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Business

Tech companies falling behind on disabled employment

Tech companies falling behind on disabled employment
Nicolas Waddell

Technology has done a lot for people with disabilities, from 3D Printing of artificial limbs to the developing stabilizing spoons for people with Parkinson’s, but their opportunities to work in the industry are lacking.

A recent report by the American Association of People with Disabilities (AAPD) revealed that despite a 32 percent increase in businesses hiring people with disabilities, one sector of the workforce seems to be falling behind. Whilst Starbucks and Microsoft are featured on the list, the likes of Google, Facebook, and Uber were notably absent.

There could be many reasons for this. Unconscious bias, or the general ignorance of employers, particularly if the candidate doesn’t display any physical signs of disability.

It could also be due with companies feeling unsure about potential health insurance costs.

There are, however, several companies who partner with local advocacy groups to increase opportunities via internship programmes. Despite its absence from AAPD’s report, Google does in fact work with non-profit agencies to recruit and hire students with disabilities for full time work. This program is called TechAbility.

Also, a Danish startup, Specialisterne, works to enable one million jobs for people on the autism spectrum, or other challenges through social entrepreneurship and corporate sector engagement. They have locations all over the world, including Australia, Brazil, Canada, and Spain.

Specialisterne’s website states, “We harness the special characteristics and talents of people with autism and use them as a competitive advantage.”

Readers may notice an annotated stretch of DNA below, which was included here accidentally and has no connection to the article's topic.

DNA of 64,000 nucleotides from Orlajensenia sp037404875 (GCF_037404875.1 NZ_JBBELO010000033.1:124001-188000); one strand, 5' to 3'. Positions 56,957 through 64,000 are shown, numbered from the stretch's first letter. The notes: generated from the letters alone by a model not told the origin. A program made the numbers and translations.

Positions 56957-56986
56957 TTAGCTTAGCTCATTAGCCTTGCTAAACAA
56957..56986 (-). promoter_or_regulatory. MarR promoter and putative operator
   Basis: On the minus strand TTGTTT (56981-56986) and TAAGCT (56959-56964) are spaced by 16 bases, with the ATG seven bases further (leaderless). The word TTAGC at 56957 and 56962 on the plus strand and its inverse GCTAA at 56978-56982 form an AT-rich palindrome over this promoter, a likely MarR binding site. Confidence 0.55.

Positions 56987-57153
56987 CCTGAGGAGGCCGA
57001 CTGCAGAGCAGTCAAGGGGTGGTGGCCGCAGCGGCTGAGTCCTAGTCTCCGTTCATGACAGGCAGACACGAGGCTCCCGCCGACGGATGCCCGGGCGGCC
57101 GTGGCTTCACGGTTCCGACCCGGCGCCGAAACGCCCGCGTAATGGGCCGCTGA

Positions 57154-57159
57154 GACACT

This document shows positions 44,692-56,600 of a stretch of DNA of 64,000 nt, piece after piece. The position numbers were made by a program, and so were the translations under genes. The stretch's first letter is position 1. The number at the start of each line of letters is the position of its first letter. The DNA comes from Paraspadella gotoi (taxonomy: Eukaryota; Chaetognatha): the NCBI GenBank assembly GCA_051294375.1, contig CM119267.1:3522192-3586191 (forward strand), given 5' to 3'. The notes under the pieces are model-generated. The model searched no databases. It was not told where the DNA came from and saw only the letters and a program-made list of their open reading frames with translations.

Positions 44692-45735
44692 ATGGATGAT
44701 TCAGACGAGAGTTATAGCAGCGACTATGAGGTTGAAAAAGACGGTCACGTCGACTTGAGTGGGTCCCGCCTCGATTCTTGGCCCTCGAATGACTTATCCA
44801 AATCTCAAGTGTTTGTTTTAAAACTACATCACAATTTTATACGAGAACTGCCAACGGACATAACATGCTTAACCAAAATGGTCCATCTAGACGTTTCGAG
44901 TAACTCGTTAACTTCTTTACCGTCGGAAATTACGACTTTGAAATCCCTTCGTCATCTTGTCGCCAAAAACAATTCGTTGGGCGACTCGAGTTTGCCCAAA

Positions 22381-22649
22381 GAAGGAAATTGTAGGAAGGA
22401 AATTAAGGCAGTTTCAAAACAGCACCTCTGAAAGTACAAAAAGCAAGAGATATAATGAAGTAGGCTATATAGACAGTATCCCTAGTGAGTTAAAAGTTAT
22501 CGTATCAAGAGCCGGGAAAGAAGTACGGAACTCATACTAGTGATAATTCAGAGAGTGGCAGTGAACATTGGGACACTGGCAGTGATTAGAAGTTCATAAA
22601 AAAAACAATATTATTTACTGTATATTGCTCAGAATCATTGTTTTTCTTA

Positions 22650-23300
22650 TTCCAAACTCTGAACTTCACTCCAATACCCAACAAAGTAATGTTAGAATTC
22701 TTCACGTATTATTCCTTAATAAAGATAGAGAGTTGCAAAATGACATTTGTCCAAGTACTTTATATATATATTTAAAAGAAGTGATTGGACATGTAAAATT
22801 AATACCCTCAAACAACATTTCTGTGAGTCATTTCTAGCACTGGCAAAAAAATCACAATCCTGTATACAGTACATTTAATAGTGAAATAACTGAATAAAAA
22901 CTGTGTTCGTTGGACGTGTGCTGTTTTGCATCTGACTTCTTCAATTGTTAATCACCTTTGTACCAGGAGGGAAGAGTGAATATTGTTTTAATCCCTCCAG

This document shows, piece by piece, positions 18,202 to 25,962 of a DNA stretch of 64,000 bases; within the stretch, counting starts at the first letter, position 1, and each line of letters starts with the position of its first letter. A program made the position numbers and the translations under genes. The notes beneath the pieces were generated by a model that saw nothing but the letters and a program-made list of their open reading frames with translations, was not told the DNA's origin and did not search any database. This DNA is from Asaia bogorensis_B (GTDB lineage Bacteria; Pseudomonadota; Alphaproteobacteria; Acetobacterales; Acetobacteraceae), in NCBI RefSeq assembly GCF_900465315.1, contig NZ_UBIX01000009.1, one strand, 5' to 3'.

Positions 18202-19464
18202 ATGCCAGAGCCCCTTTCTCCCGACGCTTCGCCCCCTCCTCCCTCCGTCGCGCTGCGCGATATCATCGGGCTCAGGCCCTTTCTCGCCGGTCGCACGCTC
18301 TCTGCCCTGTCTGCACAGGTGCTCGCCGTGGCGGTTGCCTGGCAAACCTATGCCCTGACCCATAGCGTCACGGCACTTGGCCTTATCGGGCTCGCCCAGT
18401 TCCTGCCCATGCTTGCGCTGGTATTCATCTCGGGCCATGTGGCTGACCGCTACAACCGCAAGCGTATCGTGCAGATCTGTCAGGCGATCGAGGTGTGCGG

If there’s one thing technology does better than anything else, it is providing solutions for things that never seemed possible.

disabled tech

Saswat Swain, Senior Technology Architect at Accenture

Take Saswat Swain, for example. Born with a genetic condition that causes brittle bones, he spent his childhood being carried to and from school by his father. Now, he is a technology architect and associate manager at Accenture.

Despite being confined to a wheelchair, he was given the chance to prove himself and it could not have worked out better for either him or the company.

We also find many people with both physical and mental disabilities who have taken charge of their own businesses. It’s all about giving people a chance to prove themselves. Some companies who have done this have even written about the positive impact it has had on them.

The Entrepreneurs with Disabilities Network is a Canadian resource that looks to aid individuals with disabilities to start their own business, and has been doing so since 1995, helping hundreds of people develop and grow their business. With the opportunities for literally anybody to start their own business nowadays, this could be more important than ever.

This is of course, just one example. Other resources include Getting Hired, and Trade Schools which have sections where disabled applicants can search for jobs available to them.

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Business
Nicolas Waddell

Nicolas has spent time in Asia, Canada and Colombia watching people and wondering just what the heck they'd do without their phones; but only because he wonders the same of himself.

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